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Our guide to retinol - 5 simple tips
If you're a well-read skin care user, you're probably already familiar with retinol - one of the most talked about ingredients in the skin care world. If, on the other hand, it is an ingredient that you just discovered, you will probably soon notice that you suddenly see and hear the word retinol everywhere. This is because this is one of the few ingredients that has long been used in skin care and has a scientifically proven effect. What retinol is, how it works and what results you can expect, we thought we'd share with you in a simple five-step guide.

But first, here's what retinol does in a nutshell

  • Stimulates the skin's collagen and elastin production
  • Improves the skin's structure, which can rejuvenate the skin's appearance
  • Dampens and regulates the skin's sebum production, which makes the skin less oily
  • Counteracts clogged pores and has a preventive and therapeutic effect on acne
  • Reduces and prevents pigment changes by increasing cell renewal

1. What is retinol?

The collective name for vitamin A in skin care and pharmaceuticals is retinoids. Tretinoin is the strongest and most effective, followed by retinol, retinal and various types of retinyl esters. However, only retinol, retinal and retinyl esters may be used in cosmetic products.

The retinyl esters, i.e. anything that starts with retinyl in the ingredient list, are by far the most widely used retinoids. The reason is that they are the most stable and best suited for traditional skin care* because they do not degrade, i.e. lose effectiveness, as easily at room temperature. However, they are the least effective retinoids because they are twice as large in molecular weight compared to pure vitamin A, i.e. what is called retinol, and therefore do not penetrate the skin in the same way.

*Traditional skincare is what we call skincare with a long shelf life that can be stored at room temperature due to various additives that are there for the product and not for the good of the skin.

2. Why use retinol?

Retinoids are often used in skin care and pharmaceuticals because they are effective against signs of aging, acne, psoriasis and other skin conditions. The strength of what is called retinol is that its molecules are so small that they are able to penetrate the skin and reach our middle skin layer, the dermis, where it stimulates the production of collagen and elastin. This improves and evens out the skin texture and therefore results in smoother skin with fewer fine lines and wrinkles.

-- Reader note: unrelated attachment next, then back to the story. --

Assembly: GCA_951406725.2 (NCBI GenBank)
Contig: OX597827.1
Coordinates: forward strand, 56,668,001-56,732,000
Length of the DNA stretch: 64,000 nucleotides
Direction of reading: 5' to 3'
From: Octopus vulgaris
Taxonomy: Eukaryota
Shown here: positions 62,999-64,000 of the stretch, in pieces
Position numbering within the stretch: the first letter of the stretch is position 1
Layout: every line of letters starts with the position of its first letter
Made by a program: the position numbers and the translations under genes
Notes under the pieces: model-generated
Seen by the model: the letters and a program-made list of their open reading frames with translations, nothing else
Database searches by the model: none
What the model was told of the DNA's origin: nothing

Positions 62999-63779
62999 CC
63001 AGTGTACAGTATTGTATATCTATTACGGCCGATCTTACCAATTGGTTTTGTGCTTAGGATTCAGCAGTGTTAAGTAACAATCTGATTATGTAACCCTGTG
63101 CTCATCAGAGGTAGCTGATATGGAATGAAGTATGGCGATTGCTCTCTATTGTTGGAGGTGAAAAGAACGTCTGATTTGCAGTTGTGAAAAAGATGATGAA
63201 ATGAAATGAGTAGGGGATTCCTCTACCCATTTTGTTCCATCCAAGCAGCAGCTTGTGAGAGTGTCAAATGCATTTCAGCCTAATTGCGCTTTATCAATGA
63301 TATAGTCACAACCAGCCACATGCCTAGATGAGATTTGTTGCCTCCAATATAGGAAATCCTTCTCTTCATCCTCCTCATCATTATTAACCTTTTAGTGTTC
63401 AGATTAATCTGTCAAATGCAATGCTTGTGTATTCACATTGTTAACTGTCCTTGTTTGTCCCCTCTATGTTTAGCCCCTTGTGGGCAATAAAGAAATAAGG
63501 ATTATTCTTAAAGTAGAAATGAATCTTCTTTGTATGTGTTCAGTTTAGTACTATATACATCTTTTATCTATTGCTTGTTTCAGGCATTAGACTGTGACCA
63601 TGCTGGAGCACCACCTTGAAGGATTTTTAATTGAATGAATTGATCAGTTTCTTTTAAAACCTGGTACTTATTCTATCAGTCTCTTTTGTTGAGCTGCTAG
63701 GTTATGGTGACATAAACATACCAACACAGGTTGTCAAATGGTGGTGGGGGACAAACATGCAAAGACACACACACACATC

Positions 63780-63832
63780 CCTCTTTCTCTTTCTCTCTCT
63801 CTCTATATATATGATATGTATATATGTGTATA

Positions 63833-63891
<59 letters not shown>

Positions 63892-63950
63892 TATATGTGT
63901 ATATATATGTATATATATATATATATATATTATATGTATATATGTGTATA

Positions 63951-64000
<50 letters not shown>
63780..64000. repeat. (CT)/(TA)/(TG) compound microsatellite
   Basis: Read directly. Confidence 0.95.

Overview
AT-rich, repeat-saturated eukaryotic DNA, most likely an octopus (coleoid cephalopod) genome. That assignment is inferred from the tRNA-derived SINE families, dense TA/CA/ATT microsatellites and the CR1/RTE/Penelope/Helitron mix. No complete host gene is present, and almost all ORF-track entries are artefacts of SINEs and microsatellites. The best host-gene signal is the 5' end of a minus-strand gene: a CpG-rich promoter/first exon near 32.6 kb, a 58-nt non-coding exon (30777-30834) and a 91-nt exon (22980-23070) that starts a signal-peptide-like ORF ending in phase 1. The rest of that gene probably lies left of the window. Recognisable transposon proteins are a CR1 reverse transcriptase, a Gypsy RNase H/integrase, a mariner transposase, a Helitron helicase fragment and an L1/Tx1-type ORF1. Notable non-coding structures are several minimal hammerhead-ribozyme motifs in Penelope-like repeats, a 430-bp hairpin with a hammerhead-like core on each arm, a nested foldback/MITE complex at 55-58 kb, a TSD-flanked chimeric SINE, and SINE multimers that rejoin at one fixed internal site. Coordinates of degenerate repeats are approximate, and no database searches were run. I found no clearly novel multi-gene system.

3. What is meant by retinol having a scientifically proven effect?

Retinol is one of the most well-studied substances in dermatology and the cosmetics industry and one of the few substances that actually demonstrates an effect on the skin in clinical studies. The importance of retinol for the skin was already clear during the First World War when it was discovered that a lack of retinol led to very dry and hardened skin. At the end of the 60s, they succeeded in producing the substance synthetically, and for the past twenty years it has been used to treat various skin conditions such as acne. It was when retinol was used to treat acne that the rejuvenating properties of retinol were discovered. Patients who were treated received as a (positive) side effect as it led to fewer and smaller wrinkles and more elastic skin.

4. When should I use retinol?

We recommend mainly using retinol in skin care products that you apply at night. Retinol is sensitive to UV light and degrades quickly, i.e. loses its effectiveness, when exposed to sunlight. This also applies to the retinol that is naturally present in our skin. Retinol also increases cell renewal and if you use retinol, we recommend that during the day from April to September you use a sun protection factor of 30 to 50 on your face if you are going to be outdoors (if you live in the Nordics).

5. What is important to consider if I want to start using skin care with retinol?

Few skin care users know that retinoids are extremely sensitive and can lose effectiveness over time if storage conditions are not optimal. Simply put, you may not be getting the effect your skin care product actually promised. Retinol is sensitive to air and temperature and is easily destroyed. Therefore, never buy a cream with retinol if it is packaged in a jar, as opening and closing the lid will significantly reduce the retinol's effect. In Skinome's products, we can guarantee that the retinol concentration is maintained thanks to our refrigerated logistics chain and that we ask our customers to store the product in a refrigerator.

When using retinol, one should always be careful. Try one night and see how it feels, and then try again after 2-3 nights and continue in this way preferably for 2-3 weeks. If it feels good, you can start using the product every night.

Our retinol products

Night Active Retinol
Our Night Active Retinol contains skin-specific retinol as our focus is to mimic the skin's natural composition as much as possible. We have chosen our concentration, 0.06 percent, with the goal that it should be just right for the skin and its function to promote healthy skin. Read more about Night Active Retinol.

Night Active Control
Our Night Active Control also contains skin-specific retinol as our focus is to mimic the skin's natural composition as much as possible. In this formula, we have chosen a slightly higher concentration, 0.1 percent, as an oily/combination skin is more tolerant than a drier skin is. Read more about Night Active Control.